An exhibition of work by an elusive woodturner in Forse is now on show at Thurso Art Gallery.
Rob Christie lives and works on the east coast of Caithness where he turns and carves wood from fallen trees in the woodlands around his home or jetsam found on the shores.
“Turning is the pastime of the bearded-set of post-retirement men in their sheds,” said Rob, “it’s my ambition to turn up the dial a bit and make things a bit more muscular – while reluctantly admitting to being a retired man in a shed.”
He continued: “Caithness may not seem like the ideal place for someone working in wood, but in truth, there are ample wooded areas with a diverse species list.
“There are also miles of beaches where weather-worn logs wash up, stained and altered by their voyages. So, while sourcing the raw material is not necessarily a problem, extraction may be. I also see saving interesting wood from the firewood pile as my duty as a wood worker.
“My first instinct after starting to work with wood was to make highly polished and regular pieces. Each log was shaped to remove any evidence of its ‘treeness’. I now see this enforced uniformity as somewhat tame.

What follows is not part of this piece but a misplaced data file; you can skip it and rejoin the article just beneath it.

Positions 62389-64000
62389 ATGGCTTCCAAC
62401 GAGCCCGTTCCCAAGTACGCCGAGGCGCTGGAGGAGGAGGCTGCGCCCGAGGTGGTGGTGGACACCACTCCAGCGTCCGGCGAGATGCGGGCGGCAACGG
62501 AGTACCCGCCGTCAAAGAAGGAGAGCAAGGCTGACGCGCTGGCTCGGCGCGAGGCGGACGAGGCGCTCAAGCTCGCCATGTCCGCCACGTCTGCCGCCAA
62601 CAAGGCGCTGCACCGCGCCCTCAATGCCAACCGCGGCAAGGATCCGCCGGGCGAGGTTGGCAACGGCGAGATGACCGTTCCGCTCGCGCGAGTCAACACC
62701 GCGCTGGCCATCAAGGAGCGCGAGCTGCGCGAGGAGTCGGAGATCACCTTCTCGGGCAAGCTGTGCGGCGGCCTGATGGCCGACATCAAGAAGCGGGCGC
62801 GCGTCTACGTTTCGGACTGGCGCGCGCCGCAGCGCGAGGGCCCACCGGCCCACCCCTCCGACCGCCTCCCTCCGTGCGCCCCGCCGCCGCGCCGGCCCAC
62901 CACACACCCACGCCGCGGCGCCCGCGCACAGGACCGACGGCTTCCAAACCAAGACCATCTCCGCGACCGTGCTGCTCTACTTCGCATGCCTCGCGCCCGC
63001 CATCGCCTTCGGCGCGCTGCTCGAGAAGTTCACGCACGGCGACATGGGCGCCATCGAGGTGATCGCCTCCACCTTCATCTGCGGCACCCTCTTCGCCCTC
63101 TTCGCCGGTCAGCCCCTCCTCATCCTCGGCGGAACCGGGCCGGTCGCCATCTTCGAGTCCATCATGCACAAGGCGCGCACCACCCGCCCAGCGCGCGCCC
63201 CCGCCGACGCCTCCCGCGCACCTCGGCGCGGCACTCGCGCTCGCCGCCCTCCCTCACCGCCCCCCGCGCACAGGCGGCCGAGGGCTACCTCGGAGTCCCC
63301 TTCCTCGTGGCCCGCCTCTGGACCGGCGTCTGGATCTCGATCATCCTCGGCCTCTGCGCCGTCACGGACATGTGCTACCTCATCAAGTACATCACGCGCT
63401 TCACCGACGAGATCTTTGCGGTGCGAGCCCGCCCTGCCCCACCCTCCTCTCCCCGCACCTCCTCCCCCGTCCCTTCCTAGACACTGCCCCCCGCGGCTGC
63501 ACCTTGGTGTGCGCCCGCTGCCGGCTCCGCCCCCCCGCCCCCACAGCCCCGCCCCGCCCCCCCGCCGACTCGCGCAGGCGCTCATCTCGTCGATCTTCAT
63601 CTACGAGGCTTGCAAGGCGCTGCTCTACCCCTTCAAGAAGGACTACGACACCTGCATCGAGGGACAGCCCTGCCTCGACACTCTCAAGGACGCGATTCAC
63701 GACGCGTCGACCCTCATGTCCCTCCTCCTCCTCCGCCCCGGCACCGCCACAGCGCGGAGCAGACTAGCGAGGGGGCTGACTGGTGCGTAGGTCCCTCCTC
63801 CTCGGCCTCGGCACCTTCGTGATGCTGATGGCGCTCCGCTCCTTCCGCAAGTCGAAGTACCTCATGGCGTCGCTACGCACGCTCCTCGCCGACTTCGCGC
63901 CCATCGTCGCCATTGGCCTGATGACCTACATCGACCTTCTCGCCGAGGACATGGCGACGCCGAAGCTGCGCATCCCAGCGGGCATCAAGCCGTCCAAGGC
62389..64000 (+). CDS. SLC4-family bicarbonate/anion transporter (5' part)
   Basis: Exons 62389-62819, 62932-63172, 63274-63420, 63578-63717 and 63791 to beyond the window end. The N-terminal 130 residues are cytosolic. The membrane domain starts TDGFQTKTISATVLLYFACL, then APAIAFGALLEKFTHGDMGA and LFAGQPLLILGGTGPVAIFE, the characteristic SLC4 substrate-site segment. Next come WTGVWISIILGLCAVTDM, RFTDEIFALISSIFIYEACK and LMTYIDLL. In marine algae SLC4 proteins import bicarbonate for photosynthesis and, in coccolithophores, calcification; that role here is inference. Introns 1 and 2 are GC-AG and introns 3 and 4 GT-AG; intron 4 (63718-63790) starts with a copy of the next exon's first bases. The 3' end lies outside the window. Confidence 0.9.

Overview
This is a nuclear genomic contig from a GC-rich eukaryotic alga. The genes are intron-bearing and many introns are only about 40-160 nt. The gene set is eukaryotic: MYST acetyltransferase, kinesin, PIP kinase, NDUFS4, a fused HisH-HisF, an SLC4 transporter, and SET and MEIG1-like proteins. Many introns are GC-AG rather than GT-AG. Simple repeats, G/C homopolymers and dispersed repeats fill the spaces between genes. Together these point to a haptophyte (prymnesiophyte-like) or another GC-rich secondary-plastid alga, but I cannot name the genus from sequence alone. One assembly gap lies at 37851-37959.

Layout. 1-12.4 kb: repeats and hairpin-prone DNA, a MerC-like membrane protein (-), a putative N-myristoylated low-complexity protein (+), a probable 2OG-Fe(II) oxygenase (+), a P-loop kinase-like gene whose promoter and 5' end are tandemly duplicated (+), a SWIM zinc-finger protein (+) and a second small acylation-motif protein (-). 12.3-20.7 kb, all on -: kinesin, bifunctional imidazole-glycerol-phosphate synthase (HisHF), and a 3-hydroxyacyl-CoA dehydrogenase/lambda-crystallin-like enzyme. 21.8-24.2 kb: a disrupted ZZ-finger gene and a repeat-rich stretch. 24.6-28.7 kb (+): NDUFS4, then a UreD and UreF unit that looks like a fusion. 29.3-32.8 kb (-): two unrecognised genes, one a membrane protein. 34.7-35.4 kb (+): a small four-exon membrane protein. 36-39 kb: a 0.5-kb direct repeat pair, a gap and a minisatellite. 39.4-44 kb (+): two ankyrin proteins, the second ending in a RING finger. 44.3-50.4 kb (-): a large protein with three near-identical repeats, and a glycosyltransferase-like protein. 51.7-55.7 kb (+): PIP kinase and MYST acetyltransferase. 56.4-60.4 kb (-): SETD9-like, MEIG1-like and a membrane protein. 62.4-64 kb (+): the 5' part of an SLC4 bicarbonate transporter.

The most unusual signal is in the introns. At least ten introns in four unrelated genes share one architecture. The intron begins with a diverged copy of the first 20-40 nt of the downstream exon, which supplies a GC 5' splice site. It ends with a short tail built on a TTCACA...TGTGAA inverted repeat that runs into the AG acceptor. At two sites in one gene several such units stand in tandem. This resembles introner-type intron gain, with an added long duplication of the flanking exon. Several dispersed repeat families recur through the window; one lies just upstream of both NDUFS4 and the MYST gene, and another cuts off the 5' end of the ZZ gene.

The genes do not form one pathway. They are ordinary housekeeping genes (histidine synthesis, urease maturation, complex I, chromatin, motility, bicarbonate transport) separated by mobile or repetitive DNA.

“I have learned to relax and enjoy leaving evidence of the original growth, be it bark intrusions, penetrations or weather staining. As with any maker, I look to continue to change and follow ideas down whatever rabbit hole they lead.”
The exhibition is running at the Davidson’s Lane gallery until November 6
Exhibitions Officer Cathy Shankland said: “We are delighted to host Rob Christie’s beautifully turned vessels in the Thurso Gallery.
“Each piece brings the local environment into the gallery and together they show the diversity of tree species in a county which people often associate with moorland rather than woodland.”
For more information, visit www.highlifehighland.com/thurso-art-gallery